assert(sample_rotations.cols == reference_rotations.size);
    
    blended_rotations.zero();
    
    for (int i = 0; i < sample_rotations.rows; i++)
    {
        for (int j = 0; j < sample_rotations.cols; j++)
        {
            blended_rotations(j) = blended_rotations(j) + sample_weights(i) * 
                quat_abs(quat_inv_mul(
                    reference_rotations(j), sample_rotations(i, j)));
        }
    }
    
    for (int j = 0; j < sample_rotations.cols; j++)
    {
        blended_rotations(j) = quat_abs(quat_mul(
            reference_rotations(j), quat_normalize(blended_rotations(j))));
    }
}

Here is what happens visually if we make these rotations relative to the "reference pose" before taking the average:

Now we can see that the result is really similar to our "accurate" method from before.

This method is faster to compute since we don't need to compute an eigenvector which is very nice. Also, in some cases it might even give more desirable results since it will effectively average a rotation of -170 degrees away from the reference pose in one direction, and 170 degrees away from the reference pose in the opposite direction back to the reference pose itself. Our "accurate" method on the other hand would average these two rotations to a full rotation of 180 degrees. Which behavior you prefer here obviously depends on the application.

Notice that the result of our "accurate" method is unchanged by using rotations relative to the reference pose or not - it always treats rotations as absolute rotations, exactly as hoped for!

Due to the way the quaternion space is shaped, the weighted average in the raw quaternion space will tend to reduce the impact of large rotations close to 180 degrees. If we want to take these into account more fairly it is better to do the averaging in the log space.

void bone_rotations_weighted_average_log_ref(
    slice1d<quat> blended_rotations, 
    slice1d<vec3> accum_rotations, 
    const slice1d<quat> reference_rotations,
    const slice2d<quat> sample_rotations, 
    const slice1d<float> sample_weights)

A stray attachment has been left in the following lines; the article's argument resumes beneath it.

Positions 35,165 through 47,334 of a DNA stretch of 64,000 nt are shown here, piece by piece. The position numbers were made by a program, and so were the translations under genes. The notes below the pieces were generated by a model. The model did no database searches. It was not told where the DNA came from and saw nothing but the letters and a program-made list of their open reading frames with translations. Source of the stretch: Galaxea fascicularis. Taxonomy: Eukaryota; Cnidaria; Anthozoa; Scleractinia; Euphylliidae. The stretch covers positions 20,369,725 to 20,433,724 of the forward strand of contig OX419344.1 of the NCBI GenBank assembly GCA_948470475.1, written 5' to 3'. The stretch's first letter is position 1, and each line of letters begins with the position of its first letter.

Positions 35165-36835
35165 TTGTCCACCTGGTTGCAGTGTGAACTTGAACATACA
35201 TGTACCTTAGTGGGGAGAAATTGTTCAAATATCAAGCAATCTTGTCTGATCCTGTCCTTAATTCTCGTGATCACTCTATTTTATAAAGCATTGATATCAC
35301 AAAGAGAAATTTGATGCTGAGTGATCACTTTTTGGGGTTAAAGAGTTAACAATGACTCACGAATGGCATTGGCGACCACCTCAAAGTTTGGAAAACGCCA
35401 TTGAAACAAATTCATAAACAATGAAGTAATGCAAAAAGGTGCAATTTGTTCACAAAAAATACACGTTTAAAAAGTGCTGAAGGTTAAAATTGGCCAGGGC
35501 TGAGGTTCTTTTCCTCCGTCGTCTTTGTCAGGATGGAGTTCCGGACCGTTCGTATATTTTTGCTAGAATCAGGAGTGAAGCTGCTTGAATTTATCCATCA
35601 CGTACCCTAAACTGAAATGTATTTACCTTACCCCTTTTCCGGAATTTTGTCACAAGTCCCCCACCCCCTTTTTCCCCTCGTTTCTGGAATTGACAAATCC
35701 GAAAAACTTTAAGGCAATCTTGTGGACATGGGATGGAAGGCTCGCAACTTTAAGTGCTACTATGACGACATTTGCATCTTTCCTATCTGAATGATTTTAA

{
    assert(sample_rotations.rows == sample_weights.size);
    assert(sample_rotations.cols == blended_rotations.size);
    assert(sample_rotations.cols == accum_rotations.size);
    assert(sample_rotations.cols == reference_rotations.size);
    
    accum_rotations.zero();
    
    for (int i = 0; i < sample_rotations.rows; i++)
    {
        for (int j = 0; j < sample_rotations.cols; j++)
        {
            accum_rotations(j) += sample_weights(i) * 
                quat_log(quat_abs(quat_inv_mul(
                    reference_rotations(j), sample_rotations(i, j))));
        }
    }
    
    for (int j = 0; j < sample_rotations.cols; j++)
    {
        blended_rotations(j) = quat_abs(quat_mul(
            reference_rotations(j), quat_exp(accum_rotations(j))));
    }
}

However, the difference is fairly small in this example - and the computational cost is slightly larger:

If you're interested in learning more about making rotations relative to a reference pose, check out this old video by Casey Muratori.

To summarize:

If you have a "reference" you want to average around then transform your rotations relative to that reference and either average the raw quaternion values, or average in the log space (if you want slightly better quality at the cost of some performance loss).

If you have no "reference" or are averaging quaternions that are not relative to anything meaningful, use the "accurate" quaternion averaging function as presented above.

In fact, if you have no "reference" but know the quaternions in your set are going to be similar to some other set, one approach I've seen before is to use the "accurate" method ahead of time on this other set to extract a reference which future rotations can be more performantly averaged around later on. So that's an option too!